AI in healthcare requires a measured dose

As AI transforms healthcare, some doctors are prescribing more regulation and transparency.
10 December 2019 | 27 Shares

There is a risk of over-reliance on technology. Source: Shutterstock

According to Statistics MRC, the global market for AI in healthcare could reach US$19.25 billion by 2026. The high capital requirement is hindering market growth, but some players are already standing out.

Although this is a new frontier, a lot of the leadership is coming from IBM, which remarkably is now a 108-year-old tech company. IBM Watson Health has brought together researchers, data scientists, clinicians, public sector officials, and business leaders to address the biggest challenges in healthcare and build smarter health ecosystems.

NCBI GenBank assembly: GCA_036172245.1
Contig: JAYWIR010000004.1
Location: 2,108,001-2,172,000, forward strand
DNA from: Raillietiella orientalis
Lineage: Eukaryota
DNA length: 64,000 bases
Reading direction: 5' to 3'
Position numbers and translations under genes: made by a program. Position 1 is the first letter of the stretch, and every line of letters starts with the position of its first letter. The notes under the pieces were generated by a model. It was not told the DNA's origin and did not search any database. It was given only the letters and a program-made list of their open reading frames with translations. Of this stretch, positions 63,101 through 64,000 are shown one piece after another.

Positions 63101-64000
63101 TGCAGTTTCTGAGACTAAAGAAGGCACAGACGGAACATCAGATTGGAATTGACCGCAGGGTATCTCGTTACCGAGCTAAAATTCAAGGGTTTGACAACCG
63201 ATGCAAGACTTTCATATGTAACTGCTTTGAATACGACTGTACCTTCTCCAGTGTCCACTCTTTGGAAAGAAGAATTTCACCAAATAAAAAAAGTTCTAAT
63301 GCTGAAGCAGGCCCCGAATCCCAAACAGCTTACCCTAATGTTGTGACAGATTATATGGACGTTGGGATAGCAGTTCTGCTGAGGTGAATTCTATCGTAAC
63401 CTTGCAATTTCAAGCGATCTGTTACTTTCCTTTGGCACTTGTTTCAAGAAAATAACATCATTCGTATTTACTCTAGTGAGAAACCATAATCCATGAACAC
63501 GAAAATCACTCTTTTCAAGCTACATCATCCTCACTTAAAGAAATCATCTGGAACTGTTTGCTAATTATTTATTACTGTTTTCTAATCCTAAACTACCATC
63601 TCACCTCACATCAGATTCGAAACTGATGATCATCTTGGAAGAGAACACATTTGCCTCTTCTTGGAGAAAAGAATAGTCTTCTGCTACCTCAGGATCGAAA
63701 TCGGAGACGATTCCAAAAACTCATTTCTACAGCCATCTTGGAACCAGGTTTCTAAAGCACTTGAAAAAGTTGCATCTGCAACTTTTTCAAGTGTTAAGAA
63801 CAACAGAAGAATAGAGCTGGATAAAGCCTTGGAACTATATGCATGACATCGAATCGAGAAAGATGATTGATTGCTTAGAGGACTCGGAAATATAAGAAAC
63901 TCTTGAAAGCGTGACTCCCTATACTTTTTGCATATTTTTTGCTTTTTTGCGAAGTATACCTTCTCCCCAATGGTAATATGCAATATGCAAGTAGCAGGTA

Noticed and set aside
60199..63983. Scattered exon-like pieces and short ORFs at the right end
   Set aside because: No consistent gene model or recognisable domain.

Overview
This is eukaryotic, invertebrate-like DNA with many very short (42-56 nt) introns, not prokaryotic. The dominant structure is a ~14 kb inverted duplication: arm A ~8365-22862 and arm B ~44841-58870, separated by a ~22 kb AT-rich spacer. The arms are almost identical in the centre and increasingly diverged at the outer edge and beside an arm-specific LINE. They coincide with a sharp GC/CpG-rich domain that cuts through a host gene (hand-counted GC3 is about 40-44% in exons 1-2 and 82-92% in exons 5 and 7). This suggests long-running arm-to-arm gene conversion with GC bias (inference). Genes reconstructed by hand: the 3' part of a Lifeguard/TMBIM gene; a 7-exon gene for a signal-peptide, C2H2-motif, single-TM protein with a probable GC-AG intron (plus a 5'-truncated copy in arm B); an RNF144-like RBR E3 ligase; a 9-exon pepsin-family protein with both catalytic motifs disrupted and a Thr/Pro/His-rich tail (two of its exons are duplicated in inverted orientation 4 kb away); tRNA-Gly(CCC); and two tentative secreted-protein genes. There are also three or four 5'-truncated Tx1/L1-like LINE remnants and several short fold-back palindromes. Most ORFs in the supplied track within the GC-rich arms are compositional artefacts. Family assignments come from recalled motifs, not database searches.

IBM’s CareDiscovery product offers proprietary methodologies that can detect unseen inefficiencies in clinical care and compare performance against different benchmarks.

While developing these tools, the company used a massive database of 21 million all-payer discharges from over 2,700 hospitals. And although this harvesting of data may give some people pause, the effects are already being felt in the quality of care and patient outcomes.

When AHMC Healthcare, a hospital corporation in California, needed to improve clinical operations for sepsis management, they turned to this product in order to move away from manual, labor-intensive processes for data collection. They were then able to evaluate system performance with a higher degree of precision.